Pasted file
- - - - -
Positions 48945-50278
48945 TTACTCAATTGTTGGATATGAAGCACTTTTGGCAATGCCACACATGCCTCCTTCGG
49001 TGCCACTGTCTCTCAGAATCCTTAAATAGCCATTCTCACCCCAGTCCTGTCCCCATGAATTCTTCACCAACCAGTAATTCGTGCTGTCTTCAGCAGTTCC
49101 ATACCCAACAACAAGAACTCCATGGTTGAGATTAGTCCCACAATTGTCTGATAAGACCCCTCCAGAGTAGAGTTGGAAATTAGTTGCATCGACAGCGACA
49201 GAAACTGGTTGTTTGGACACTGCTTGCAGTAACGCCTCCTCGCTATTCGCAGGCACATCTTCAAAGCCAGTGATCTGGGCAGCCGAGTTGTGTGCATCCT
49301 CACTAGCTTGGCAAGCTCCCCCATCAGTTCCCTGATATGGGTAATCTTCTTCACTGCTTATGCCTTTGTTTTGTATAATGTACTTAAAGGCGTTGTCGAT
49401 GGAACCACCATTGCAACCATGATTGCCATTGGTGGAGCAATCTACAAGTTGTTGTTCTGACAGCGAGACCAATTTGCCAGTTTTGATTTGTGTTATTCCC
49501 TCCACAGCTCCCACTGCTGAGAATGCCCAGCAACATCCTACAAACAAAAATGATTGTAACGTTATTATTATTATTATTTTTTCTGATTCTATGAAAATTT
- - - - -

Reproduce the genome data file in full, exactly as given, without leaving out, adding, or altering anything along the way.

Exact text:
Positions 48945-50278
48945 TTACTCAATTGTTGGATATGAAGCACTTTTGGCAATGCCACACATGCCTCCTTCGG
49001 TGCCACTGTCTCTCAGAATCCTTAAATAGCCATTCTCACCCCAGTCCTGTCCCCATGAATTCTTCACCAACCAGTAATTCGTGCTGTCTTCAGCAGTTCC
49101 ATACCCAACAACAAGAACTCCATGGTTGAGATTAGTCCCACAATTGTCTGATAAGACCCCTCCAGAGTAGAGTTGGAAATTAGTTGCATCGACAGCGACA
49201 GAAACTGGTTGTTTGGACACTGCTTGCAGTAACGCCTCCTCGCTATTCGCAGGCACATCTTCAAAGCCAGTGATCTGGGCAGCCGAGTTGTGTGCATCCT
49301 CACTAGCTTGGCAAGCTCCCCCATCAGTTCCCTGATATGGGTAATCTTCTTCACTGCTTATGCCTTTGTTTTGTATAATGTACTTAAAGGCGTTGTCGAT
49401 GGAACCACCATTGCAACCATGATTGCCATTGGTGGAGCAATCTACAAGTTGTTGTTCTGACAGCGAGACCAATTTGCCAGTTTTGATTTGTGTTATTCCC
49501 TCCACAGCTCCCACTGCTGAGAATGCCCAGCAACATCCTACAAACAAAAATGATTGTAACGTTATTATTATTATTATTTTTTCTGATTCTATGAAAATTT